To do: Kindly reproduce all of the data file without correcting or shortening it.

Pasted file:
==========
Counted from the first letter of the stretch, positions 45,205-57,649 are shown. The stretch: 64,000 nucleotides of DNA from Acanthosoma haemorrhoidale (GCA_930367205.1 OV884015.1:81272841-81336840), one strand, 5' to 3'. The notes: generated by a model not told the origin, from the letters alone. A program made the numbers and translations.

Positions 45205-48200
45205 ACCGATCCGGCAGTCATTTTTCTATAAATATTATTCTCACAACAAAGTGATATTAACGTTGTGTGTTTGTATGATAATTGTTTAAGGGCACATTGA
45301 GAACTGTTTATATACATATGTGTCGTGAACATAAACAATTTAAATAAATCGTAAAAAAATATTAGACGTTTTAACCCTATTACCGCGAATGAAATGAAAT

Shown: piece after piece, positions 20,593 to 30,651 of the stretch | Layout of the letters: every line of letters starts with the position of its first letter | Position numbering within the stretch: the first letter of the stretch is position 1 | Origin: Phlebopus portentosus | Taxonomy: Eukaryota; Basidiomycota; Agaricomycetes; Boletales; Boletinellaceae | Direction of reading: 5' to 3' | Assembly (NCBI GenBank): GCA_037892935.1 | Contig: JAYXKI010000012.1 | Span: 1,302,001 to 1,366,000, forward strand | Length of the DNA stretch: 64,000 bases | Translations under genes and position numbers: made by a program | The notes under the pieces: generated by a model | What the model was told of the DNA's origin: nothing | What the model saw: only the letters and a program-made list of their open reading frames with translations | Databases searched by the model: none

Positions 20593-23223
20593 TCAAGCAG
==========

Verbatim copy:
Counted from the first letter of the stretch, positions 45,205-57,649 are shown. The stretch: 64,000 nucleotides of DNA from Acanthosoma haemorrhoidale (GCA_930367205.1 OV884015.1:81272841-81336840), one strand, 5' to 3'. The notes: generated by a model not told the origin, from the letters alone. A program made the numbers and translations.

Positions 45205-48200
45205 ACCGATCCGGCAGTCATTTTTCTATAAATATTATTCTCACAACAAAGTGATATTAACGTTGTGTGTTTGTATGATAATTGTTTAAGGGCACATTGA
45301 GAACTGTTTATATACATATGTGTCGTGAACATAAACAATTTAAATAAATCGTAAAAAAATATTAGACGTTTTAACCCTATTACCGCGAATGAAATGAAAT

Shown: piece after piece, positions 20,593 to 30,651 of the stretch | Layout of the letters: every line of letters starts with the position of its first letter | Position numbering within the stretch: the first letter of the stretch is position 1 | Origin: Phlebopus portentosus | Taxonomy: Eukaryota; Basidiomycota; Agaricomycetes; Boletales; Boletinellaceae | Direction of reading: 5' to 3' | Assembly (NCBI GenBank): GCA_037892935.1 | Contig: JAYXKI010000012.1 | Span: 1,302,001 to 1,366,000, forward strand | Length of the DNA stretch: 64,000 bases | Translations under genes and position numbers: made by a program | The notes under the pieces: generated by a model | What the model was told of the DNA's origin: nothing | What the model saw: only the letters and a program-made list of their open reading frames with translations | Databases searched by the model: none

Positions 20593-23223
20593 TCAAGCAG